Thursday, June 5, 2014

With Honors

Friday was a big day in our house. Elizabeth "graduated" from preschool and I "graduated" from Crazy School. So now Elizabeth is officially ready to go to kindergarten and I am officially ready to be a healthy, productive adult. Ha!

But we really are proud of our big girl. During last year's preschool graduation, Elizabeth had terrible stage fright and spent the whole time with her head down. This year, their class was doing a beach-themed program and they practiced for weeks. Elizabeth talked all the time about wanting to be brave on stage. She even asked Adam for a father's blessing the morning of the program. And boy, did she nail it. She shimmied, she hula-ed, she even posed for pics with her "diploma." We were thrilled and so was she.

She's really loved her time at preschool. I think pairing teenagers with preschoolers is genius. And she still has a mad crush on Hank.

We even got to introduce the triplets to her teacher, who will be their teacher when they're in the program next year. And I use the term "introduce" loosely. We are talking about 3-year-olds.

If you're dying to see it, and I know you all are, the link to the video of her group's dance is here

So that was Friday morning. Friday afternoon I went to my outpatient program for the last time. Since they have rolling enrollment, patients start and finish at different times. When someone finishes treatment, they do a little graduation thing on their last day. And it is awesome. First, a volunteer from the group writes your name on the board and numbers 1 to 12. Then, your fellow patients call out positive attributes they've noticed in you during your time together; they're called affirmations. The last one, #12, is saved for you to say something positive about yourself. After this, you're given a certificate where another group member has written all the affirmations down for you to keep. Then, the group and the clinicians give you feedback about how they experienced you. Finally, you tell the group what you've learned, how you've changed, and any advice you'd like to share with the newbies. And then everyone claps. And you feel like a million bucks. It's wonderful.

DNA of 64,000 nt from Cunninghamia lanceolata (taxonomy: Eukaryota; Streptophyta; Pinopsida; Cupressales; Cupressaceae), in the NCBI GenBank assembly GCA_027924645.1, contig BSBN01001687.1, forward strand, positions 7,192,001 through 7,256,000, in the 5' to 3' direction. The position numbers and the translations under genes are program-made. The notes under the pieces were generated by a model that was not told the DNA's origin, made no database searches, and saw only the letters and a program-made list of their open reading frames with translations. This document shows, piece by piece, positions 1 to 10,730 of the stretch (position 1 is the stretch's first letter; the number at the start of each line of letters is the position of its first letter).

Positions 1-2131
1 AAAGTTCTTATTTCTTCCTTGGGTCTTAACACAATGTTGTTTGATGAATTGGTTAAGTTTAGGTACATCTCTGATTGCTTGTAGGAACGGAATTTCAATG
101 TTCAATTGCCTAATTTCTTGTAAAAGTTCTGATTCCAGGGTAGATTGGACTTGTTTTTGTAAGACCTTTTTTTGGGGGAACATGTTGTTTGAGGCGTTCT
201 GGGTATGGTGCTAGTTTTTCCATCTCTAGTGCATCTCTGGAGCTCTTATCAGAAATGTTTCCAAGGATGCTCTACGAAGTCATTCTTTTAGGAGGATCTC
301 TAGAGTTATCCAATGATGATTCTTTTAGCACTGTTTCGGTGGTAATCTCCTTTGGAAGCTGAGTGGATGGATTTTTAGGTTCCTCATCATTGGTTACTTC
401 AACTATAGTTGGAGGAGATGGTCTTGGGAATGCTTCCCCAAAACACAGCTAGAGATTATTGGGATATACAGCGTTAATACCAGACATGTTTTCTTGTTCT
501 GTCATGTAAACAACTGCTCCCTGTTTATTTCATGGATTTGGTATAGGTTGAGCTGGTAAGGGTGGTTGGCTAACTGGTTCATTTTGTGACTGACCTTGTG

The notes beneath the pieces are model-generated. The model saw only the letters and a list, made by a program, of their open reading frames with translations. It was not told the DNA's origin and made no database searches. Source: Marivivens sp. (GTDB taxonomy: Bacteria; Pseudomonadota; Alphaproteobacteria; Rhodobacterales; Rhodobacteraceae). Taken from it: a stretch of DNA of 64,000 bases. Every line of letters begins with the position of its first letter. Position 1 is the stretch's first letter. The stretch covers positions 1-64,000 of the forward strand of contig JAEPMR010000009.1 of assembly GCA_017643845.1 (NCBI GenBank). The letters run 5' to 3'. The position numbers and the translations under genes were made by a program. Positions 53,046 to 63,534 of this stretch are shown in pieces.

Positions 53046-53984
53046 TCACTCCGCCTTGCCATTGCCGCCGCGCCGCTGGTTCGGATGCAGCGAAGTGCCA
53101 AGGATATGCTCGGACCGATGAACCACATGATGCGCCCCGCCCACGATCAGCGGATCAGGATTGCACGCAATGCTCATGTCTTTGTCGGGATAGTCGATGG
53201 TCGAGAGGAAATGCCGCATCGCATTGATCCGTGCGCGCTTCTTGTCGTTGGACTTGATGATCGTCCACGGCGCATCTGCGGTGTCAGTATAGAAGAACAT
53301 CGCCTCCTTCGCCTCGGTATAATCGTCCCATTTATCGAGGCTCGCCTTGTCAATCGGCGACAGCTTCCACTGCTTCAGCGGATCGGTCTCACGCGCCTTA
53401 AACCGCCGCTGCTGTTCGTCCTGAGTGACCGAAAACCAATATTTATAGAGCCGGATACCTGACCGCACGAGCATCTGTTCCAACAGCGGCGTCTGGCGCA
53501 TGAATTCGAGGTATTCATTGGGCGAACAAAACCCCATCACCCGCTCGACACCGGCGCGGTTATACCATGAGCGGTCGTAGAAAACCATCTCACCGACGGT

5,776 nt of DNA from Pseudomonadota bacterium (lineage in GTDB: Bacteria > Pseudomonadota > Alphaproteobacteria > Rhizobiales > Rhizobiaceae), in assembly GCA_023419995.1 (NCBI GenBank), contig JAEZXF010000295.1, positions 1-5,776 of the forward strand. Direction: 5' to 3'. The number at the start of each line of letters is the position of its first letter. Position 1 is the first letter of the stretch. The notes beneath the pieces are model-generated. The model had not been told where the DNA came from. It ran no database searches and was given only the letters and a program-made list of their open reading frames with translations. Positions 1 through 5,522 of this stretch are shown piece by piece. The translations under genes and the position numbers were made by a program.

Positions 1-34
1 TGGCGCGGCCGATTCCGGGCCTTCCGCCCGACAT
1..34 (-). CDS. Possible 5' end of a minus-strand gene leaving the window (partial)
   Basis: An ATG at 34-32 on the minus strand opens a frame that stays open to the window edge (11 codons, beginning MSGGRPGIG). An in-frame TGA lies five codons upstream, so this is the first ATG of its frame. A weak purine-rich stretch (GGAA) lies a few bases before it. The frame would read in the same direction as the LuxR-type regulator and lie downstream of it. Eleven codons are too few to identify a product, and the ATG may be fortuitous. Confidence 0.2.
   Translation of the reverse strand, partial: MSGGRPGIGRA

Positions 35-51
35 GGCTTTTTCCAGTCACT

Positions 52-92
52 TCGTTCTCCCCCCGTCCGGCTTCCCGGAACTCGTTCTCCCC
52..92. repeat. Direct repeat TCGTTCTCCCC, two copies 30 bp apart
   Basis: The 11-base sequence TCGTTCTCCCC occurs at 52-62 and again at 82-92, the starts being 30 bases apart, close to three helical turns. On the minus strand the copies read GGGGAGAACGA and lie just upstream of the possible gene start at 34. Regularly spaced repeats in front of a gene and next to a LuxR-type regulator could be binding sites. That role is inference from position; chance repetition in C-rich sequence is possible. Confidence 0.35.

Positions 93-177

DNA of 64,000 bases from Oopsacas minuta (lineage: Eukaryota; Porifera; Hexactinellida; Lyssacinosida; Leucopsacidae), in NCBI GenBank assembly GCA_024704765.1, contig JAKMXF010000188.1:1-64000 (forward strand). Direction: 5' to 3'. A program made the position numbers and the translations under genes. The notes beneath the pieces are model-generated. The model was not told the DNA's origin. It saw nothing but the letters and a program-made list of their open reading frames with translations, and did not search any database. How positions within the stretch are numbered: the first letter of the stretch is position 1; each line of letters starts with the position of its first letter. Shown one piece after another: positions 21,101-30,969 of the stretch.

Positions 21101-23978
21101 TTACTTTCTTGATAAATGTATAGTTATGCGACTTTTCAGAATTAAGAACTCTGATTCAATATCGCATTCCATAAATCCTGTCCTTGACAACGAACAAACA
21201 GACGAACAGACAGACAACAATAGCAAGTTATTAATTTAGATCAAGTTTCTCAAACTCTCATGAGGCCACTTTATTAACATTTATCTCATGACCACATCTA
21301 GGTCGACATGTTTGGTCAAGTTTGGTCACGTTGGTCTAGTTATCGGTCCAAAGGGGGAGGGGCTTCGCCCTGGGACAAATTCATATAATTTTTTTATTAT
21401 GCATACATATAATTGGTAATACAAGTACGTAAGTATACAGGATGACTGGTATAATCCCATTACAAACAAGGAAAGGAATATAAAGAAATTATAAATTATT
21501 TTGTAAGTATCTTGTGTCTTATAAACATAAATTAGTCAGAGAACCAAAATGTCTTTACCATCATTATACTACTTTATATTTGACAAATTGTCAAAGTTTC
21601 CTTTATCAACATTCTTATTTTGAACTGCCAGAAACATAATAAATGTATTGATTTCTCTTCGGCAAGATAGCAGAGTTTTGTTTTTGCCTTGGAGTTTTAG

I was really nervous about graduating. I felt like I'd had this safety net for so long that was now going to be taken away from me. Plus, it came on unexpectedly and they switched the day at the last minute. Since different people attend program on different days, I was worried that some of the people I'd grown closest to wouldn't be there. But thankfully most of them were. Their feedback was so touching. They talked about how caring and helpful I was. One friend, my little buddy I sit next to every day in group, joked that he couldn't talk about me or he was going to start crying. So of course I got choked up for real. After they said all their nice things, I asked if I could give everyone an affirmation in return, since I wouldn't be there for their graduations. I've seen so much strength and beauty and pain and growth in that group, it wasn't hard to come up with something for each person. I guess that's what happens when you get to see someone at their most vulnerable—you can't help but love them simply because of their humanity. Maybe that's why I love novels so much, because they let us peer into the soul of another person (albeit a fictional person.)